Changing Attitudes

There are a couple of articles getting a lot of play around the internet in the last few days, from two University of Chicago students who participated in a study-abroad trip to India. One young woman had a very bad, very difficult experience: she was assaulted – visually, verbally, and in all sorts of disgusting ways – “stalked, groped, masturbated at” as she says, over the several weeks of her trip, by all kinds of South Asian men; she also came close twice to being raped. As a result she suffered, and still suffers, PTSD.

The second young woman, also on the same trip, posted something of a rebuttal, trying to make clear that not all men in India behave in the ways the first woman experienced. Her post struck me as being quite well-reasoned and balanced, although some find it to be somewhat overly apologetic on behalf of Indian men. I thought this part of the second post particularly resonant, however: “But Stewart, who is black, cautioned that ‘when we do not make the distinction that only some men of a population commit a crime, we develop a stereotype for an entire population. And when we develop a negative stereotype for a population, what arises? Racism.'” (Quote from this CNN article.)

Here’s the thing I started thinking about, which comes up for me a lot around the subject of men’s attitudes about rape and towards women in general. Why is it, as one Facebook friend said, that there’s a mindset “which thinks its ‘natural’ for men to not be able to control themselves and for women to be viewed as sexual objects first and foremost”? Where does that mindset come from? Are those men, from the time they are babies and little boys, given the idea and impression that girls and women are on this earth simply for them to ogle, gape at, stalk, assault verbally and physically, brush up against, leer at, and on and on? Where do those attitudes come from?

And yes, I think it’s true that it’s not specific to India, or to any other country, region, or continent. It’s not specific at all; it’s global. Men in all countries and all cultures to some degree or another have been allowed or even brought up to believe this. Men have been taught and shown by their fathers and even by their mothers that women are of less value and exist primarily or even only as objects of their desire or use. Many many men are not taught in their upbringing to respect and revere the women in their lives and environments; and they are especially taught by the media to view women as sexual objects only. And, as if that’s not bad enough, many many women are brought up to feel that their sexual self is the only value they have to offer to the world. These intertwined truths result in the kinds of attitudes and behaviors we see.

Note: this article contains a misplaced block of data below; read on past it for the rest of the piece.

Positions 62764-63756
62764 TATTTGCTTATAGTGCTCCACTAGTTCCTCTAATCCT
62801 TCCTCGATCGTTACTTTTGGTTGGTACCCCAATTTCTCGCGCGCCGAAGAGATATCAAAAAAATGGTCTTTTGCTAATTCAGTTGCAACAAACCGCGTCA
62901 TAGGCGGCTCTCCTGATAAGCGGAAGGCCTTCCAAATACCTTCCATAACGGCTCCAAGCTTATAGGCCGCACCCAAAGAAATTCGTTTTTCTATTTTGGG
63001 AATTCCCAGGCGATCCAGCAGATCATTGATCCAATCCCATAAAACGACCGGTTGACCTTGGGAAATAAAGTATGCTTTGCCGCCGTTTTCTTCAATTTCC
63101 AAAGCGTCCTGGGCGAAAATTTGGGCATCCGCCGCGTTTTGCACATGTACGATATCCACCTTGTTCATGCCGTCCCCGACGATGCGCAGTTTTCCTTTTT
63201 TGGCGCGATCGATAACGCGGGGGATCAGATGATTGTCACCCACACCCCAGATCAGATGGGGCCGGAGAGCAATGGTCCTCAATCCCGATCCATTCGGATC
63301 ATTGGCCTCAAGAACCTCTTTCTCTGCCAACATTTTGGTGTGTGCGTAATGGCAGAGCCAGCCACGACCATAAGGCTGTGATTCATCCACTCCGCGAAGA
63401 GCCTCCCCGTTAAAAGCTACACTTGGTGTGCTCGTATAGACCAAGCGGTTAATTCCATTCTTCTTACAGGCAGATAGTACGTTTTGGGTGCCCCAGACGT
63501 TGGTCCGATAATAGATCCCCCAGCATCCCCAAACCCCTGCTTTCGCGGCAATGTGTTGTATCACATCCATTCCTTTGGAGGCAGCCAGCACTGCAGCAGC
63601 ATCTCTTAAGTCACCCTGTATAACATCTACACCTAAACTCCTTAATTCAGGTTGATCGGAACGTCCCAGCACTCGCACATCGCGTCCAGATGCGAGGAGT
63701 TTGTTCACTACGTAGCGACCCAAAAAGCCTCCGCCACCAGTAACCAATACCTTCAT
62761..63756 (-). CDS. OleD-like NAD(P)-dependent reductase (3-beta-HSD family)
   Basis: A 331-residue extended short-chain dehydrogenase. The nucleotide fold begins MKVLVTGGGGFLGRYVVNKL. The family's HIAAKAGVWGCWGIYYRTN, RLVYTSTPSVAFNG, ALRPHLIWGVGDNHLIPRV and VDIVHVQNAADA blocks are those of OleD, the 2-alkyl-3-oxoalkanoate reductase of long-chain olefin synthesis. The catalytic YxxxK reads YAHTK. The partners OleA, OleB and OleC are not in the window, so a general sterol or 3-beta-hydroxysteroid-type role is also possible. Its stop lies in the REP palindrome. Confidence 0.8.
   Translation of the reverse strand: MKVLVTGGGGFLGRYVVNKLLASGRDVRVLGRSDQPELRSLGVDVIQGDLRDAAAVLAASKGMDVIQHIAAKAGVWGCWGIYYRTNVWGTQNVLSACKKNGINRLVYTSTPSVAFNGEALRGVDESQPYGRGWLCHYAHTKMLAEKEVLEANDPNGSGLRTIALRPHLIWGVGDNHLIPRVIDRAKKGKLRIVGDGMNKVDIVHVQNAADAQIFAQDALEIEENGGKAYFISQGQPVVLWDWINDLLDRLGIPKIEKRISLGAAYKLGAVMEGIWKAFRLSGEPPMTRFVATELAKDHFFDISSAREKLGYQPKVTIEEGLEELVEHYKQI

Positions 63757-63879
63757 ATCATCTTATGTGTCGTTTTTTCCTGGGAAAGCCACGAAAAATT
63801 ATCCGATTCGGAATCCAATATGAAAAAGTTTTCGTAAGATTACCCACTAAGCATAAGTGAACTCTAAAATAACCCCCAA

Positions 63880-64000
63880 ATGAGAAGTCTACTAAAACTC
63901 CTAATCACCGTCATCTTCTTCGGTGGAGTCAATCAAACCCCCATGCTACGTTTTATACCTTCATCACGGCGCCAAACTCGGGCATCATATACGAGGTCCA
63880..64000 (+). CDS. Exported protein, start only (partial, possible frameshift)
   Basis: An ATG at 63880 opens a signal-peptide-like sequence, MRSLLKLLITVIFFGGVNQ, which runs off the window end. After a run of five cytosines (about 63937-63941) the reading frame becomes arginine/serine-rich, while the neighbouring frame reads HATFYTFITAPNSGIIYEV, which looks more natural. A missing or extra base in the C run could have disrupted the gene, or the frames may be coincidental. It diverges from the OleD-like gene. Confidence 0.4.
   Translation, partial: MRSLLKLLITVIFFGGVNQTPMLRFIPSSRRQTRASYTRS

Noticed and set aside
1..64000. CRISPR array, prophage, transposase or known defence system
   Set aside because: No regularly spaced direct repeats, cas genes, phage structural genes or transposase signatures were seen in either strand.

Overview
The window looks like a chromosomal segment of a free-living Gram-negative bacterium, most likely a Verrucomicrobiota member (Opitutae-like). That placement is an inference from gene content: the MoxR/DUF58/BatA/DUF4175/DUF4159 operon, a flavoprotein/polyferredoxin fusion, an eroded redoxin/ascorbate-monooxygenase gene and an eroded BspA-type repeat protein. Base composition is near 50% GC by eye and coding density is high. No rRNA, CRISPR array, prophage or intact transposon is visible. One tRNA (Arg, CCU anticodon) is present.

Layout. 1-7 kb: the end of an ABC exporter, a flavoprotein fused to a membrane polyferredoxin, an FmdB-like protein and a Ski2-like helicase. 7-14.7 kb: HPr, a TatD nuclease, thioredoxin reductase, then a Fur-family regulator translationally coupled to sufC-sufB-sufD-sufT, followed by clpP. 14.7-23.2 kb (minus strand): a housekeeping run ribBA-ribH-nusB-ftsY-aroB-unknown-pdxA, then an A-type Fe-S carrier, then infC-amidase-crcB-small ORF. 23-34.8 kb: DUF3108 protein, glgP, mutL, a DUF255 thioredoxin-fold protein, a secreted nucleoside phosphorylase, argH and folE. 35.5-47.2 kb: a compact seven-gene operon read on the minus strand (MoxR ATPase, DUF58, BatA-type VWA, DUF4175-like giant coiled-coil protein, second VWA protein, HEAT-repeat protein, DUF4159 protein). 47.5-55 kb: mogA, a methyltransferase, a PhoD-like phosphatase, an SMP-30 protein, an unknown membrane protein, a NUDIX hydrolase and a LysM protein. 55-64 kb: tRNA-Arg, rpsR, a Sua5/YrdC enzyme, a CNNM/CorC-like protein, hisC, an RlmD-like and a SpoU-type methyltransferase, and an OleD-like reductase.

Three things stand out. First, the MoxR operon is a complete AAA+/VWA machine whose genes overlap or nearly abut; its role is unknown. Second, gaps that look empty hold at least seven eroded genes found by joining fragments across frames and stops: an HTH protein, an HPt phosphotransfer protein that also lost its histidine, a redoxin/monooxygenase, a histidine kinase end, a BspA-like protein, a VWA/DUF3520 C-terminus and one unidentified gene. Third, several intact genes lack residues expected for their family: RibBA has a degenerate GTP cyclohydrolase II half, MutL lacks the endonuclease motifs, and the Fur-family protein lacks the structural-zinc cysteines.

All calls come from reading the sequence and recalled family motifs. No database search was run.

In some cultures and religions, men are made to believe that they have no control over their own impulses toward women, and that it’s the woman’s responsibility to keep men from ogling them and much worse, often by covering their bodies with all sorts of prescribed clothing (burkas et al.) and by behaving in certain ways and not in other ways. Men think it’s not up to them to behave maturely and consciously, but rather up to women to keep them (the men) from behaving badly. There is a global culture of other-blaming as opposed to taking responsibility and being accountable for one’s own actions.

I do want to clarify that of course, it’s not ALL men EVERYWHERE. But, a significantly large percentage of all men do act in these ways and believe these attitudes . 

Here is the thing I don’t understand though: how is it that women, mothers, in this day and age, are not raising their sons to be respectful, to honor the girls and women in their lives, to question and strike out against what they hear and see in the media, in music (rap and hip-hop!), and online? I certainly, myself, don’t claim to be perfect in this regard, but I know I have tried very hard to get my son to do exactly that. And I have been blessed that those efforts are supported by people around him and around me, and by his father as well, and also by the schooling he’s been exposed to.

This is not only the responsibility of mothers; it’s also very importantly the responsibility of fathers – they need to model better behavior and they need to specifically teach better values – that women are not men’s toys – they are equal and valuable human beings. And, each child has to know to listen to their own inner voice, to know, for boys, they don’t have to “go along with the crowd” when the crowd is denigrating girls and women, and for girls, they don’t have to accept lewd or any behavior that scares them or makes them feel bad, or just “go along to get along” with anyone else’s actions. It’s the only way, ultimately, that these terrible events will change.

We, all people in all cultures, must teach men and boys that the way to stop rape and sexual assaults of all kinds it to NOT DO IT. And they learn that by being taught that every girl and every woman has the same value and rights as they themselves do. It’s the golden rule, folks!


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